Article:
Title

The 2008 United States Senate Elections: A Typology of Negative Themes On Candidate-Sponsored Websites

Date of Award

2009

Degree Type

Dissertation

Degree Name

Doctor of Philosophy (PhD)

Department

Communication Studies

First Advisor

Keith Erickson

Advisor Department

Communication Studies

Abstract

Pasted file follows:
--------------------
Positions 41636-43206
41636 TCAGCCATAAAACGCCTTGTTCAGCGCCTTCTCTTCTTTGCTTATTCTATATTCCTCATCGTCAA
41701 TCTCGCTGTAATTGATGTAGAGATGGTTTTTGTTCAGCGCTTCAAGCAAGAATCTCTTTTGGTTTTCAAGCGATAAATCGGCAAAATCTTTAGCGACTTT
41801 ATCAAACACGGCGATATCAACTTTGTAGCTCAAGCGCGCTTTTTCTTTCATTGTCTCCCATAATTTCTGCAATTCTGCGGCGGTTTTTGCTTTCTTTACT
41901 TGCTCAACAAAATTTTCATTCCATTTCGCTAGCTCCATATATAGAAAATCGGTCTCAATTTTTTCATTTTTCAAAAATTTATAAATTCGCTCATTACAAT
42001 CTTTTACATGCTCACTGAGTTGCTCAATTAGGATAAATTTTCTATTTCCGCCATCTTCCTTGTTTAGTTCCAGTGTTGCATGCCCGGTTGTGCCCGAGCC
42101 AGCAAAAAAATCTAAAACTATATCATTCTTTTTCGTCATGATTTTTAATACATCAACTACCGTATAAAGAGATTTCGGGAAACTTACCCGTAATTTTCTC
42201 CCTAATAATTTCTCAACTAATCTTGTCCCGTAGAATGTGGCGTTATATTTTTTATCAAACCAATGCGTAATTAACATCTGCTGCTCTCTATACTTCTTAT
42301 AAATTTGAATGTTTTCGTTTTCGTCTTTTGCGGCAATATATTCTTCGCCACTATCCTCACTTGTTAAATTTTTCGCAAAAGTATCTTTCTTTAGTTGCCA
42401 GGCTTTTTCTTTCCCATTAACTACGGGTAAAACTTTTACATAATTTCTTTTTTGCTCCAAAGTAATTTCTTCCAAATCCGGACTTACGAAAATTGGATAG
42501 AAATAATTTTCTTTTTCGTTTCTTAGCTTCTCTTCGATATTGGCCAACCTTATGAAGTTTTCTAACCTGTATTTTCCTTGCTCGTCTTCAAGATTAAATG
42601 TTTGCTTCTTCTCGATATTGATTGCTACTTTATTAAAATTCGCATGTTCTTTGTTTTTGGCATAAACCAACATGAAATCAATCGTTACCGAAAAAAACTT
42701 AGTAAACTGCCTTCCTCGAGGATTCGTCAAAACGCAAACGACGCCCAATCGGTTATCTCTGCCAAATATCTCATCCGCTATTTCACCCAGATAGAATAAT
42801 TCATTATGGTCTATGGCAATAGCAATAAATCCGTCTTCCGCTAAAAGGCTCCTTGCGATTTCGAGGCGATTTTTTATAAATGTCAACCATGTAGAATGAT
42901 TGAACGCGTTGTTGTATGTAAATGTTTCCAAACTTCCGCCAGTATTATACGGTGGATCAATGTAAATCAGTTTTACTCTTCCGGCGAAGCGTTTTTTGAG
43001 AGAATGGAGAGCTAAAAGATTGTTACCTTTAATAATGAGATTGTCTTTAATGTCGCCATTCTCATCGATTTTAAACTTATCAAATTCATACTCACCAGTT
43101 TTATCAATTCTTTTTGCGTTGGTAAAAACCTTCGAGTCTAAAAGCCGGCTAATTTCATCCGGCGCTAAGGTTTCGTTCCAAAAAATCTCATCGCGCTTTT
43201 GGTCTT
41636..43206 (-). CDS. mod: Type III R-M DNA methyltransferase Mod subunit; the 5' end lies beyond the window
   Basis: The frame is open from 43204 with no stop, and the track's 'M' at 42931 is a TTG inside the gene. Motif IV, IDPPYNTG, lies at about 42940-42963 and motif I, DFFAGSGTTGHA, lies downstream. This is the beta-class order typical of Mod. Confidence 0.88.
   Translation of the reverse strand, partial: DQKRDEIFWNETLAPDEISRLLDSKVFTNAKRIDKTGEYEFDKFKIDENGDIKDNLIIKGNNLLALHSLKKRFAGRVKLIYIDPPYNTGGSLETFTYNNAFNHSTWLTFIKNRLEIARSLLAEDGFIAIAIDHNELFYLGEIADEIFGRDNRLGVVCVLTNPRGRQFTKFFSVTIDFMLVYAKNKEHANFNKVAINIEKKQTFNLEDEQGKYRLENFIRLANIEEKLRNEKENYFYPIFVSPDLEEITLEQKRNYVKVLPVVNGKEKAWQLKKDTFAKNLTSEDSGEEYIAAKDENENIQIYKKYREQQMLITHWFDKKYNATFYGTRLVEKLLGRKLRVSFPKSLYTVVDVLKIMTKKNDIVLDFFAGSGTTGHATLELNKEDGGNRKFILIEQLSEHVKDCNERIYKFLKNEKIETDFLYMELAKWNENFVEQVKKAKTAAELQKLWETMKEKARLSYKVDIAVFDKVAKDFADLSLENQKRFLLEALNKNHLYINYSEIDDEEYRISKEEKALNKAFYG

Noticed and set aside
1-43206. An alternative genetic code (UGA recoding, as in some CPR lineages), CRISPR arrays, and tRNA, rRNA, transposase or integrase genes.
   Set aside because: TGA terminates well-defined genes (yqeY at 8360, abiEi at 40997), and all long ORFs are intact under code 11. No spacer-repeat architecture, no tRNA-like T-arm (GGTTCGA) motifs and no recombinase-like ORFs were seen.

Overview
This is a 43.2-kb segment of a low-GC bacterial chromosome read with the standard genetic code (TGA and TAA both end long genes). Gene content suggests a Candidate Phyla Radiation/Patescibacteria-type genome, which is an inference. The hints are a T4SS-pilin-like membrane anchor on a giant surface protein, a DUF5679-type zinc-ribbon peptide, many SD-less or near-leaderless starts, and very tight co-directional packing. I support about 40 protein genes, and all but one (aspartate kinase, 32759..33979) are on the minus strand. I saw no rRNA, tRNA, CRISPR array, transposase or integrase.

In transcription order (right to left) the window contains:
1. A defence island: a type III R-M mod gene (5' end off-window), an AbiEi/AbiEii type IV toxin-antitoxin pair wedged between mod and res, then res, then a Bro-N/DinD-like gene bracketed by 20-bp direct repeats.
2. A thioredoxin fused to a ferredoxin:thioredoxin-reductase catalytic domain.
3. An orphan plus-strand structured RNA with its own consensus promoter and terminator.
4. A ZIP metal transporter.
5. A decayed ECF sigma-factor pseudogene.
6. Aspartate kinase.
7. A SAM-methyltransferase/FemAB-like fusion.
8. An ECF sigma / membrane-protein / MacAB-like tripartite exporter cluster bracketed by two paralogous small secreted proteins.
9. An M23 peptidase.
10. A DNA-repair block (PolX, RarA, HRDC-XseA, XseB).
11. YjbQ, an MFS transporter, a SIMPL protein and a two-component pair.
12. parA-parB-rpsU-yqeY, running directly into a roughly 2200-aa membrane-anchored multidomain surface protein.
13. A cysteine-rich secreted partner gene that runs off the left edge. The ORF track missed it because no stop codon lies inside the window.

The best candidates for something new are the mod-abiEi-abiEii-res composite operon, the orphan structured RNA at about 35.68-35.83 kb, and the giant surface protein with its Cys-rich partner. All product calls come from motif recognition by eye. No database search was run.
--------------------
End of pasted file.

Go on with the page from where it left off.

The following study is an examination of the negativity on candidate-sponsored websites for the 2008 United States Senate candidates. Results of a content analysis indicated that negative themes identified were more likely to be oppositional than comparative (Johnson-Cartee & Copeland, 1991) and were more likely to be character-based than policy-based (Benoit, 1999, 2007). The majority of negative themes were identified as focusing on issue stands rather than political record, job experience, criminal activities, religion, marriage/sex life, family members, medical history, or personal life (Johnson-Cartee & Copeland's, 1989). Results of the content analysis go against the assumption of functional theory (Benoit, 2007, 1999; Benoit, Blaney, & Pier, 1998; Benoit, Pier, & Blaney, 1997) that policy themes will be more prevalent than character themes. In addition, Johnson-Cartee and Copeland's (1989) typology of negative theme types was updated in order to be more relevant to candidate websites. Ultimately, a typology of negative themes on candidate-sponsored websites was developed stemming from the results of the content analysis. The typology is derived not only from the results of the present study, but also from typologies developed to examine negative themes in other media (Johnson-Cartee & Copeland's, 1989, 1991; Benoit, 1999, 2007). This typology is a two-by-two matrix. Negative themes can be classified as oppositional and policy-based, oppositional and character-based, comparative and policy-based, or comparative and character-based. Once a negative theme is placed into one of four categories, it can be broken down into past deeds, personal qualities, future deeds, and leadership qualities.